• New York state law requires all state schools to charge in-state tuition to all New York state residents, based on their home address and/or the high school from which they graduated, and no other criteria.
  • All students are entitled to confidential counseling, and if students who are part of the program of Deferred Action for Childhood Arrival—commonly called DACA—have questions, college personnel are ready to assist them confidentially in obtaining necessary information.
  • We are committed to strengthening SUNY Oneonta as a safe and welcoming learning and living environment where everyone is valued. This objective is memorialized within our strategic plan. If you experience or witness any act of bias or hate, please report the incident. Our procedures for reporting bias acts provide guidance for what to do in response to a wide range of offenses, from graffiti to physical attacks.

Consistent with our mission to create a student-centered learning environment, SUNY Oneonta will provide support for those who are concerned that anti-immigrant sentiment may mar their college experience.


Change to Strategic Plan

I have decided to remove Objective 2a—“Craft a distinctive identity for SUNY Oneonta that highlights our values and achievements” from our strategic plan. This choice is the result of consultation with the President’s Executive Council, the Strategic Planning Council, and the cross-divisional work group pursuing the objective.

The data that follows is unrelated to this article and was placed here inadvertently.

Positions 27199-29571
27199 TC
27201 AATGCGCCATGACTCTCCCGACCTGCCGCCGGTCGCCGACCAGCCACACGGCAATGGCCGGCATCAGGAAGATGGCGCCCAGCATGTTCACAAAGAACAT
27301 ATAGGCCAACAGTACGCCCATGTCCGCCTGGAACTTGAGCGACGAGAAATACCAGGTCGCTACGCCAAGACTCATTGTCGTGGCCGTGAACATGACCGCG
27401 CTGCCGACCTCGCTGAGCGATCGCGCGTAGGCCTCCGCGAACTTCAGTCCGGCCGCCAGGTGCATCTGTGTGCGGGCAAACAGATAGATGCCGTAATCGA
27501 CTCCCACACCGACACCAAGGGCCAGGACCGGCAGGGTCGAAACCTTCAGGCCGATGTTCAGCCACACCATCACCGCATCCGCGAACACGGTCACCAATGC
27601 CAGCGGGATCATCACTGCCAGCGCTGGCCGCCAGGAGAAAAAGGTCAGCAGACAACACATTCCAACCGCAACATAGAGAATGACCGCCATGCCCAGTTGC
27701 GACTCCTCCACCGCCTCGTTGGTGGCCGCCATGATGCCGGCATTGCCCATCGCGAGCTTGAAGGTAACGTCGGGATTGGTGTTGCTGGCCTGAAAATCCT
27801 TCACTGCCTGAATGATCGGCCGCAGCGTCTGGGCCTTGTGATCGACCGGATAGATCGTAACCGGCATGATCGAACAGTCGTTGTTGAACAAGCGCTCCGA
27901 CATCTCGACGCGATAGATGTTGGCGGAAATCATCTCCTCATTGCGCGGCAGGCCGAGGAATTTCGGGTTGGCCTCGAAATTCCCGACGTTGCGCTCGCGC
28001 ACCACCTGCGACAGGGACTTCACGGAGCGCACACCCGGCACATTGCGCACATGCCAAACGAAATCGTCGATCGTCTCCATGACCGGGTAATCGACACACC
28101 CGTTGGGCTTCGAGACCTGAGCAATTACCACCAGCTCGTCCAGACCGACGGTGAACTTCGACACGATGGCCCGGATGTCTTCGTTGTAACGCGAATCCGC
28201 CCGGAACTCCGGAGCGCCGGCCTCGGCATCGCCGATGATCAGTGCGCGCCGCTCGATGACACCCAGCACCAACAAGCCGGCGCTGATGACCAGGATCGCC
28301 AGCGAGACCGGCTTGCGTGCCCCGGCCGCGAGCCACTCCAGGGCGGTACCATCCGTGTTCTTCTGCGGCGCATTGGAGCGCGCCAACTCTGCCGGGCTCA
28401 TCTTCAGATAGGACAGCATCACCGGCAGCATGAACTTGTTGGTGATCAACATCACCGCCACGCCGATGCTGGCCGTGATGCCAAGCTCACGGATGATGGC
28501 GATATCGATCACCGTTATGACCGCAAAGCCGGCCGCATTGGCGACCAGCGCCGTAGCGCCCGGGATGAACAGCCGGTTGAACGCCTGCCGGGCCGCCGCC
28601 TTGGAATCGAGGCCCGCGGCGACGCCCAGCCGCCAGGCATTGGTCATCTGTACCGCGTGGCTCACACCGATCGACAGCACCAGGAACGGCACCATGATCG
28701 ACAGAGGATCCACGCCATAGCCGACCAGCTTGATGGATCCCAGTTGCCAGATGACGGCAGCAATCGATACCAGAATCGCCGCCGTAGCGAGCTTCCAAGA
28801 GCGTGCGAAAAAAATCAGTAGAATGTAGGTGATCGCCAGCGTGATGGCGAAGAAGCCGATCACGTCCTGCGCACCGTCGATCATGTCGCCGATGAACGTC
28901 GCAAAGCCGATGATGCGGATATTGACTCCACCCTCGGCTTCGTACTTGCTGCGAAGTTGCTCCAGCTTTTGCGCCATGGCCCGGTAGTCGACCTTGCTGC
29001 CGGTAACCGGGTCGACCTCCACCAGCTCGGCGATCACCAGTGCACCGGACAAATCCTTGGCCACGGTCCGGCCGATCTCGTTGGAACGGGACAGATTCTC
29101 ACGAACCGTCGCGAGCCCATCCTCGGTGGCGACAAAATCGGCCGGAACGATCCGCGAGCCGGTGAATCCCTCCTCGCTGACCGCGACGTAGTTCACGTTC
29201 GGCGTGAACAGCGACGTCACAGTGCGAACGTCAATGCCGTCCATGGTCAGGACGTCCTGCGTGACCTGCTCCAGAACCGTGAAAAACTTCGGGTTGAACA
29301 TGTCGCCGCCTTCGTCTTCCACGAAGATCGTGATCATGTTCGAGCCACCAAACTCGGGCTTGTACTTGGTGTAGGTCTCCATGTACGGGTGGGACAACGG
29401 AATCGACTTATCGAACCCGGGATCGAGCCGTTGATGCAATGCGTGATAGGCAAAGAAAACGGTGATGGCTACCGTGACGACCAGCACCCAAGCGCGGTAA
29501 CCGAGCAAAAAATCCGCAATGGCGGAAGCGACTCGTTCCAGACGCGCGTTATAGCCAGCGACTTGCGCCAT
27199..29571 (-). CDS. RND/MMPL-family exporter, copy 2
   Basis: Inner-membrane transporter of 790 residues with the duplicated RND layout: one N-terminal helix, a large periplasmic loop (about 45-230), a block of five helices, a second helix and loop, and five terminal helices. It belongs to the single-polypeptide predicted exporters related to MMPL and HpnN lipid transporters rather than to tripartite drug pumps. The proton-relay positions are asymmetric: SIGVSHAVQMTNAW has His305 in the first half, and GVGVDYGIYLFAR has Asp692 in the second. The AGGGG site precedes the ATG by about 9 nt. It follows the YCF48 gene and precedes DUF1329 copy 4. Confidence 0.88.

Objective 2a was a source of confusion within the campus community. While debate about its meaning was healthy, the window of time remaining to implement the plan, and changing pressures on the college since its adoption were key factors in setting it aside. The cross-divisional work group, which had developed a plan to research perceptions of the college across a broad swath of internal and external constituencies, also expressed reservations about the cost of such an undertaking in the current financial climate.

As an alternative action, we will focus on prospective students’ perceptions of the college so that we can reach enrollment targets and strengthen the college’s financial sustainability. The Strategic Planning Council has recommended and I have endorsed the idea of studying this audience for the purposes of broadening our applicant pool and increasing the yield rate of applicants the college accepts.